Pipelining: Key Implementation Techniques to Build Fast Processors

Only available on StudyMode
  • Download(s) : 33
  • Published : April 19, 2012
Open Document
Text Preview
A pipeline allows multiple instructions to be processed at the same time. While one stage of an instruction is being processed, other instructions may be undergoing processing at a different stage. Without a pipeline, each instruction would have to wait for the previous one to finish before it could even be accessed. Pipelining is a key implementation technique used to build fast processors. It allows the execution of multiple instructions to overlap in time[8]. Pipelining is an implementation technique where multiple instructions are overlapped in execution.[4] The computer pipeline is divided in stages. Each stage completes a part of an instruction in parallel. The stages are connected one to the next to form a pipe - instructions enter at one end, progress through the stages, and exit at the other end. A Pipeline is a series of stages, where some work is done at each stage. The work is not finished until it has passed through all stages. Pipelining is the key to making processors fast[15]&[12]. A pipeline processor is comprised of a sequential, linear list of segments, where each segment performs one computational task or group of tasks Pipelining is concerned with the following tasks:

Use multi-cycle methodologies to reduce the amount of computation in a single cycle. Shorter computations per cycle allow for faster clock cycles. Overlapping instructions allows all components of a processor to be operating on a different instruction. Throughput is increased by having instructions complete more frequently[2]. 1.1 TYPES OF PIPELINES  Linear Pipelines.

Non-linear Pipelines.
Single Function Pipelines.
Multifunctional Pipelines.

There are various kinds of pipeline processors which are classified as follows: 2.1 ARITHMETIC PIPELINE:
The arithmetic logic units of a computer can be segmentized for pipeline operations in various data formats. Well-known arithmetic pipeline examples are the four-stage pipes used in Star-100, the eight-stage pipes used in the TI-ASC, the up to 14 pipelines stages used in the Cray-1, and up to 26 stages per pipe in the Cyber-205[7]. The concept of arithmetic pipeline is as shown in figure 2.1.[1]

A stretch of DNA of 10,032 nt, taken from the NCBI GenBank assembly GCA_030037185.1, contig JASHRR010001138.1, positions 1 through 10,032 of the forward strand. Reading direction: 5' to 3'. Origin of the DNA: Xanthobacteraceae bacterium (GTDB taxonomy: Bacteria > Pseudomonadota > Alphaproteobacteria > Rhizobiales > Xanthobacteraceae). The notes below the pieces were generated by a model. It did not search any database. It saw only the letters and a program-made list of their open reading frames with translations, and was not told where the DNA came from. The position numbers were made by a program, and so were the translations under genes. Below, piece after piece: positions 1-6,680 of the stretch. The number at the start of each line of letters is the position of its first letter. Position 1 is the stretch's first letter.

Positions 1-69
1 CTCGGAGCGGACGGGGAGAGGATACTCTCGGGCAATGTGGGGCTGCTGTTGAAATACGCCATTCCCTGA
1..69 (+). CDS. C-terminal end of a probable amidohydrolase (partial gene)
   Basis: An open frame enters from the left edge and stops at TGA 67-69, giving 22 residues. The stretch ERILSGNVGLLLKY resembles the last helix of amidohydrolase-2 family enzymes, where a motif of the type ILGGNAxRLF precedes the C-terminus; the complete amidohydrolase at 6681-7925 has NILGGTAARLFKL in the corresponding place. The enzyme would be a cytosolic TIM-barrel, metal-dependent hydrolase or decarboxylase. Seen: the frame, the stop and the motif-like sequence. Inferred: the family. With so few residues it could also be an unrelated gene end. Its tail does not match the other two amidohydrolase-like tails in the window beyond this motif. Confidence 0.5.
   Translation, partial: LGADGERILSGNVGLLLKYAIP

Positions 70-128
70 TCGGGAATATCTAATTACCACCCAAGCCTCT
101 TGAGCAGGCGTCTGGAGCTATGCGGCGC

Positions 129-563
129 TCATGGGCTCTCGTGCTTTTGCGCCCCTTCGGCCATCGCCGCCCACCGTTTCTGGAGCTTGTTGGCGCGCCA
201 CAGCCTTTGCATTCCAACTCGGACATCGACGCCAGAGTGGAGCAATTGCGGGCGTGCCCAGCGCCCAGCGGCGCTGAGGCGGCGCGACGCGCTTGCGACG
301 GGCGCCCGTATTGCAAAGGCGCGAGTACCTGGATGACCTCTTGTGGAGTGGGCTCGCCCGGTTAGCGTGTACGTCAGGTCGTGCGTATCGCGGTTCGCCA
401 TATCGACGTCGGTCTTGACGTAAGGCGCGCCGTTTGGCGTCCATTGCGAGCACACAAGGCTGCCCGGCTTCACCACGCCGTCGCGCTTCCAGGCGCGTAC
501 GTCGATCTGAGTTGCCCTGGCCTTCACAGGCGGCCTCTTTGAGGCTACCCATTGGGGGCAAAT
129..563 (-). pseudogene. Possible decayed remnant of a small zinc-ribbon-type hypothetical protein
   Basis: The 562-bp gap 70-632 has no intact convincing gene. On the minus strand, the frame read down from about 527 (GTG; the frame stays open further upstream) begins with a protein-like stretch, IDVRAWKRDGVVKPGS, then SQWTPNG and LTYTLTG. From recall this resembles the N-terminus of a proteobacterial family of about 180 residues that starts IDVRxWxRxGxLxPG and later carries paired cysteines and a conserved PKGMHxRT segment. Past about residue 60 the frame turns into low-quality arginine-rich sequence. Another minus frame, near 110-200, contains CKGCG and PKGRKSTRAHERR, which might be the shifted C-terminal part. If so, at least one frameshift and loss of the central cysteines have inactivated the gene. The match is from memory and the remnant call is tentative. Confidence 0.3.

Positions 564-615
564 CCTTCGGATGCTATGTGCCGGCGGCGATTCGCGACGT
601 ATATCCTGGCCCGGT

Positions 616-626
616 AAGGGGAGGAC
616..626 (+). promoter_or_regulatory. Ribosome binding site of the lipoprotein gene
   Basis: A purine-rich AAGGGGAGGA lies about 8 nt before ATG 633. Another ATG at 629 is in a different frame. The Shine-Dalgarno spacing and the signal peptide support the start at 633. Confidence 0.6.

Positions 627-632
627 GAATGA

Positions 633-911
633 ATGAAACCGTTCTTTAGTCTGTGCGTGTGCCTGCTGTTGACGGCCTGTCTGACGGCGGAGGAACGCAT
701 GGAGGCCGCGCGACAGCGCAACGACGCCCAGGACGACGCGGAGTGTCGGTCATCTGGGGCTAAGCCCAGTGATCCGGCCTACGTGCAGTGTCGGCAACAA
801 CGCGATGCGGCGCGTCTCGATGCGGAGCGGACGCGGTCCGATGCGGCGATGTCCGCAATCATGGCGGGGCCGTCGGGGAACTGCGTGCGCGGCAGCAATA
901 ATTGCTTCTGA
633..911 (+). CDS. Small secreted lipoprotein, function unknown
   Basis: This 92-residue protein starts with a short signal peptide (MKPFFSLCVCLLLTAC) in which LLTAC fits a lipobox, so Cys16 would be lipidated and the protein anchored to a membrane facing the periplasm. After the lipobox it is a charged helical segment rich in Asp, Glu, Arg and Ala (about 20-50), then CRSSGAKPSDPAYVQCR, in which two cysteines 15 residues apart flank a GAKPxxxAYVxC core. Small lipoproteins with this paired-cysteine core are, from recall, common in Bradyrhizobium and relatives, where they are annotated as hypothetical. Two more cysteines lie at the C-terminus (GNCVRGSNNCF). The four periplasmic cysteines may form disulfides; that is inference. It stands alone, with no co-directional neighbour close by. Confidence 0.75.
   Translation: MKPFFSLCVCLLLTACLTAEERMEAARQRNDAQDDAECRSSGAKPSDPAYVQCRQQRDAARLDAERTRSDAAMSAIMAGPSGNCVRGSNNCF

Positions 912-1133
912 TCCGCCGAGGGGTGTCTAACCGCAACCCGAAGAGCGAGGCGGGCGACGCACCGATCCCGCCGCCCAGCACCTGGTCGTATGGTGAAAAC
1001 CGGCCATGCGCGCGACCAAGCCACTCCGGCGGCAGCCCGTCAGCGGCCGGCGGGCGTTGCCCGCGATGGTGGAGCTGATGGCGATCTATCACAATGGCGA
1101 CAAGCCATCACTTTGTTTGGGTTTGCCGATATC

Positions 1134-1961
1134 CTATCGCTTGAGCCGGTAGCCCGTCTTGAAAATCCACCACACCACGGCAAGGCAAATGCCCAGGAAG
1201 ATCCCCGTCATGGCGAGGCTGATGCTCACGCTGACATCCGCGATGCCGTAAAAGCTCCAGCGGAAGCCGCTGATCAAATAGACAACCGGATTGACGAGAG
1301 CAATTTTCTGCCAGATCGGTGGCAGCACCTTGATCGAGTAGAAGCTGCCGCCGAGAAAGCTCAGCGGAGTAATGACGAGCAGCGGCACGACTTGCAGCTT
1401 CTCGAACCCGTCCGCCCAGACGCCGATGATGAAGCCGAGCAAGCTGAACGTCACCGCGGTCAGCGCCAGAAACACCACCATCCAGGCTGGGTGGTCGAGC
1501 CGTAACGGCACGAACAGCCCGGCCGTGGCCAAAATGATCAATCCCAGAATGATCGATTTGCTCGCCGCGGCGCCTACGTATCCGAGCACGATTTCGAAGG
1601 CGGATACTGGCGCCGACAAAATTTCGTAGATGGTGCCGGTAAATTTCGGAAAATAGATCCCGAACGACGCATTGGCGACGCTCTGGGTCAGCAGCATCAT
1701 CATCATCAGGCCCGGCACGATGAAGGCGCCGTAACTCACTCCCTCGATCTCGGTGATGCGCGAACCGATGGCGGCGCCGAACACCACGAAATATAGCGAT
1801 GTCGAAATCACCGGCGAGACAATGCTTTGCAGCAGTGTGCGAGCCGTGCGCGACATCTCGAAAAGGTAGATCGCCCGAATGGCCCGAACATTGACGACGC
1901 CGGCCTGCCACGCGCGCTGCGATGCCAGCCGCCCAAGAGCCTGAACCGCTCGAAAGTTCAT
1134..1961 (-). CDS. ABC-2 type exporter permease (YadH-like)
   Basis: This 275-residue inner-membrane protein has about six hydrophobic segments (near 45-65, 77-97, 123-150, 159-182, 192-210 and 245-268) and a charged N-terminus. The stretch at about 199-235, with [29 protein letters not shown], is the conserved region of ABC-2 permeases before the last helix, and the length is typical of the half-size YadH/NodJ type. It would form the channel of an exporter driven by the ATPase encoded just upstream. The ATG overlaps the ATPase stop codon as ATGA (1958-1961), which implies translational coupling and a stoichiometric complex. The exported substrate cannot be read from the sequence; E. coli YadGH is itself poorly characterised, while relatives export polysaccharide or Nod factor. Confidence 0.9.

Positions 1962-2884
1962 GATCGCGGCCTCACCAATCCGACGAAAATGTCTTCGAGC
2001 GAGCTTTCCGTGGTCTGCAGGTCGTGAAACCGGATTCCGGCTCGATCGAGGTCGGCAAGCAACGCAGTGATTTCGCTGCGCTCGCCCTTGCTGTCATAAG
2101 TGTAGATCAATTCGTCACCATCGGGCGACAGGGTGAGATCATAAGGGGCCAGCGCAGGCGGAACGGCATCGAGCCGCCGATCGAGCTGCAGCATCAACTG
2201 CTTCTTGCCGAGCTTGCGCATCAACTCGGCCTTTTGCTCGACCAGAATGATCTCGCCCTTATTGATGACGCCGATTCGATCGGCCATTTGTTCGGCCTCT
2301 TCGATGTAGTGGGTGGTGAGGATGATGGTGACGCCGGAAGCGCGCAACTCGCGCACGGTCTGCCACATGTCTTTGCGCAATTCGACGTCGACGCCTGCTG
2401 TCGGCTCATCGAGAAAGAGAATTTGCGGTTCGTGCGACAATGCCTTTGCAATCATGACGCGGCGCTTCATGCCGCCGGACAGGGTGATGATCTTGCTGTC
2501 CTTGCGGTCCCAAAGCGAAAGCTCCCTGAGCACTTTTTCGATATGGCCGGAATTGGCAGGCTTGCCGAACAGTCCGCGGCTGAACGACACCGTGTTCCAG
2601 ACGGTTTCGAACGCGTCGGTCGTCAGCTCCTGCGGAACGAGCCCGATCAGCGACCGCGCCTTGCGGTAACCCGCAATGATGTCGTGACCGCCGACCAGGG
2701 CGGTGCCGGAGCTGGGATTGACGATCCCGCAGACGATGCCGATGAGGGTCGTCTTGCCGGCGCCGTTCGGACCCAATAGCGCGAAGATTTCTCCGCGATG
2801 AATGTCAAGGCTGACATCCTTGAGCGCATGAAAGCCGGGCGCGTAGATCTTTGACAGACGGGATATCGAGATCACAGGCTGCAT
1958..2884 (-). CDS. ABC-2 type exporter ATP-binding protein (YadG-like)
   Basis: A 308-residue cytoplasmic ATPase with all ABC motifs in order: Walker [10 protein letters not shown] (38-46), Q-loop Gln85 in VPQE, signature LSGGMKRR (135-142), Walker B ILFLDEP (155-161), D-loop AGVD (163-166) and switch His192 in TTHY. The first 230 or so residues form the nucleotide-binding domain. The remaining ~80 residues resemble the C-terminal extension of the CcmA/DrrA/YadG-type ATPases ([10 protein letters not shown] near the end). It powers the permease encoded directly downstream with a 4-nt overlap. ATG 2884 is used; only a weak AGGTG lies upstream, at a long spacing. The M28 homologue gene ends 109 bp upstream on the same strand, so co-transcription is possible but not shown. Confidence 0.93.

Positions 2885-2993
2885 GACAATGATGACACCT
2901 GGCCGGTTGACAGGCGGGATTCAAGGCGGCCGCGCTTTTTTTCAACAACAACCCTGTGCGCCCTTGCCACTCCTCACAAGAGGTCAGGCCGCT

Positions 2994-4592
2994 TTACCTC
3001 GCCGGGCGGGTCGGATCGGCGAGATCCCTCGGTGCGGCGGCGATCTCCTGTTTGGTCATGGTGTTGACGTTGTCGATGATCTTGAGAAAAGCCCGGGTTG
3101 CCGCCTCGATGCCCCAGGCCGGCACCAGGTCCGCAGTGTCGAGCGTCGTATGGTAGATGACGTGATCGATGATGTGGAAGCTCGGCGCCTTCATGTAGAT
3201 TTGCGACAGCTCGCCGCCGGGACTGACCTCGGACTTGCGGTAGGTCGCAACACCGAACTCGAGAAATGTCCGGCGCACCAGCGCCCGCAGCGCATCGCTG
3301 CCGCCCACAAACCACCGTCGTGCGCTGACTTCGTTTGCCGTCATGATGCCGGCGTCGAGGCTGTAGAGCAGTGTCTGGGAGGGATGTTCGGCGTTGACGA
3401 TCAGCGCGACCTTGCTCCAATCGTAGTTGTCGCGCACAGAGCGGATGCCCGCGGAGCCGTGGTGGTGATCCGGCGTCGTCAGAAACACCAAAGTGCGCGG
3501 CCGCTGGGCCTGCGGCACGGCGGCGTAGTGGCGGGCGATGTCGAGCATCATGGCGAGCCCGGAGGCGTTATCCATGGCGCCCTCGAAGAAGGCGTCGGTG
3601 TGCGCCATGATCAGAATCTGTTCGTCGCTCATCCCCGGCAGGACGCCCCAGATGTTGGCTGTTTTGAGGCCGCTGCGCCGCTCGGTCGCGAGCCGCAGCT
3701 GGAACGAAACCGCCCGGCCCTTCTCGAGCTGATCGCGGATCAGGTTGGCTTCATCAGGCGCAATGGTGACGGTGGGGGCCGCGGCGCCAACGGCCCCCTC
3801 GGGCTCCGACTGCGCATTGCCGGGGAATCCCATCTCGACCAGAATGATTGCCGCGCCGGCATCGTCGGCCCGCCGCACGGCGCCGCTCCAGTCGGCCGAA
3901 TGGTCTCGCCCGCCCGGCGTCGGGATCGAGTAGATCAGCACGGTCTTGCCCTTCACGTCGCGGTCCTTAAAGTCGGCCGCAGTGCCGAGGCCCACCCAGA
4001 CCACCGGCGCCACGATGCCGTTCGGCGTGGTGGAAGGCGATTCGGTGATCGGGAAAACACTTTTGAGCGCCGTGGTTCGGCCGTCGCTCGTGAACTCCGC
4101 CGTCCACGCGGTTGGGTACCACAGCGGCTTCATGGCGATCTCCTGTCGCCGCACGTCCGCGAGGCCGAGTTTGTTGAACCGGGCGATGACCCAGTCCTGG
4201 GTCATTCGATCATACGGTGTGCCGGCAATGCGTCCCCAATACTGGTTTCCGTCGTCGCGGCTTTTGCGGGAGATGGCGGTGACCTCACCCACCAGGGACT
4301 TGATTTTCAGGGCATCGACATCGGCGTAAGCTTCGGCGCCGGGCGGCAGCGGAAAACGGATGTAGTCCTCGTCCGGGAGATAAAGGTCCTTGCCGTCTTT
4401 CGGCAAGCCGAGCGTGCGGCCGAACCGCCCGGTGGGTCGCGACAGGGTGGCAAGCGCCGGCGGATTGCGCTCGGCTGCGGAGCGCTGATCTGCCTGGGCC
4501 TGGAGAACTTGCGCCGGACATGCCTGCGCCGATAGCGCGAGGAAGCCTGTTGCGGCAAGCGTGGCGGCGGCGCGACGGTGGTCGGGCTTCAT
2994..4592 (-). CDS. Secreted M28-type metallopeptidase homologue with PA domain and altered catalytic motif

FIGURE 2.1: Arithmetic pipelining
The execution of a stream of instruction can be pipelined by overlapping the execution of the current instruction with the fetch, decode, and operand fetch of subsequent instruction. This technique is also known as instruction look ahead. Almost all high-performance computers are now equipped with instruction-execution pipelines[2]. The concept of instruction pipelining is as shown in the figure 2.2[1].

FIGURE 2.2: Instruction pipelining
This refers to the pipeline processing of the same data stream by a cascade of processors, each of which processes a specific task. The data stream passes the first processor with results stored in a memory block which is also accessible by the second processor[3].

FIGURE 2.3: processor pipelining The second processor then passes the refined results to the third, and so on. The pipelining of multiple processors is not yet well accepted as a common practice. The concept of processor pipelining is as shown in the figure 2.3. According to pipeline configurations and control strategies, Ramamooorthy and Li (1977) have proposed the following three pipeline classification schemes[7]: 2.3.1UNIFUNCTION VS. MULTIFUNCTION PIPELINES:

A pipeline unit with a fixed and dedicated function, such as the floating-point adder is called unifunctional. The Cray-1 has 12 unifunctional pipeline units for various scalar, vector, fixed-point, and floating-point operations. A multifunction pipe may perform different subsets of...
tracking img